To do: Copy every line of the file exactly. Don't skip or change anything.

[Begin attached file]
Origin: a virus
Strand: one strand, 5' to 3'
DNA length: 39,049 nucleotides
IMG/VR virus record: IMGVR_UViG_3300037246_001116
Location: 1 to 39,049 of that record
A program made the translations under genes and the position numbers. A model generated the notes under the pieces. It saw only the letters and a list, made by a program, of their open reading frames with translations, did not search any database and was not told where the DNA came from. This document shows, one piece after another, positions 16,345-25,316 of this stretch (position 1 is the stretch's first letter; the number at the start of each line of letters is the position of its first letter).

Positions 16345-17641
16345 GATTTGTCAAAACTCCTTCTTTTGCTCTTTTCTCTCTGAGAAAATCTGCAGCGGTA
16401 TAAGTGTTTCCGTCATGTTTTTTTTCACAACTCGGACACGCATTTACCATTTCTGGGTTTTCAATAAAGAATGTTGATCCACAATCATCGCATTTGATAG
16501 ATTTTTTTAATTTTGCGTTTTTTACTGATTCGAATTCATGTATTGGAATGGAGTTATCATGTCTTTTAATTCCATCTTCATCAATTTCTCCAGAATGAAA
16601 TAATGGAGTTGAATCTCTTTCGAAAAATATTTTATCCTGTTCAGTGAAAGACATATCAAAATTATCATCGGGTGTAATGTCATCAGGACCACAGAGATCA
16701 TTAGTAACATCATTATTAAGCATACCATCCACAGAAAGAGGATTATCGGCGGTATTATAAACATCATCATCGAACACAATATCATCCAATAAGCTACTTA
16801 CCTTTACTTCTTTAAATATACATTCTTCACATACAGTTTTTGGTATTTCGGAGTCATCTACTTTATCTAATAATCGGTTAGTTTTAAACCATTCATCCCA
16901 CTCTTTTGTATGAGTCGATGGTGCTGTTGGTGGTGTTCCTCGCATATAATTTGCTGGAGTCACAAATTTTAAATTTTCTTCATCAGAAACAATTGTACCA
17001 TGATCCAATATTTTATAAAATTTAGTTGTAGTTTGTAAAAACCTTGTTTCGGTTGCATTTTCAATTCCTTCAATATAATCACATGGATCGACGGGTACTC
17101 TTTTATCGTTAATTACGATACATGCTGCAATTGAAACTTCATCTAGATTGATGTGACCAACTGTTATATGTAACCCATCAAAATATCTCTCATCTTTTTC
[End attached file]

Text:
Origin: a virus
Strand: one strand, 5' to 3'
DNA length: 39,049 nucleotides
IMG/VR virus record: IMGVR_UViG_3300037246_001116
Location: 1 to 39,049 of that record
A program made the translations under genes and the position numbers. A model generated the notes under the pieces. It saw only the letters and a list, made by a program, of their open reading frames with translations, did not search any database and was not told where the DNA came from. This document shows, one piece after another, positions 16,345-25,316 of this stretch (position 1 is the stretch's first letter; the number at the start of each line of letters is the position of its first letter).

Positions 16345-17641
16345 GATTTGTCAAAACTCCTTCTTTTGCTCTTTTCTCTCTGAGAAAATCTGCAGCGGTA
16401 TAAGTGTTTCCGTCATGTTTTTTTTCACAACTCGGACACGCATTTACCATTTCTGGGTTTTCAATAAAGAATGTTGATCCACAATCATCGCATTTGATAG
16501 ATTTTTTTAATTTTGCGTTTTTTACTGATTCGAATTCATGTATTGGAATGGAGTTATCATGTCTTTTAATTCCATCTTCATCAATTTCTCCAGAATGAAA
16601 TAATGGAGTTGAATCTCTTTCGAAAAATATTTTATCCTGTTCAGTGAAAGACATATCAAAATTATCATCGGGTGTAATGTCATCAGGACCACAGAGATCA
16701 TTAGTAACATCATTATTAAGCATACCATCCACAGAAAGAGGATTATCGGCGGTATTATAAACATCATCATCGAACACAATATCATCCAATAAGCTACTTA
16801 CCTTTACTTCTTTAAATATACATTCTTCACATACAGTTTTTGGTATTTCGGAGTCATCTACTTTATCTAATAATCGGTTAGTTTTAAACCATTCATCCCA
16901 CTCTTTTGTATGAGTCGATGGTGCTGTTGGTGGTGTTCCTCGCATATAATTTGCTGGAGTCACAAATTTTAAATTTTCTTCATCAGAAACAATTGTACCA
17001 TGATCCAATATTTTATAAAATTTAGTTGTAGTTTGTAAAAACCTTGTTTCGGTTGCATTTTCAATTCCTTCAATATAATCACATGGATCGACGGGTACTC
17101 TTTTATCGTTAATTACGATACATGCTGCAATTGAAACTTCATCTAGATTGATGTGACCAACTGTTATATGTAACCCATCAAAATATCTCTCATCTTTTTC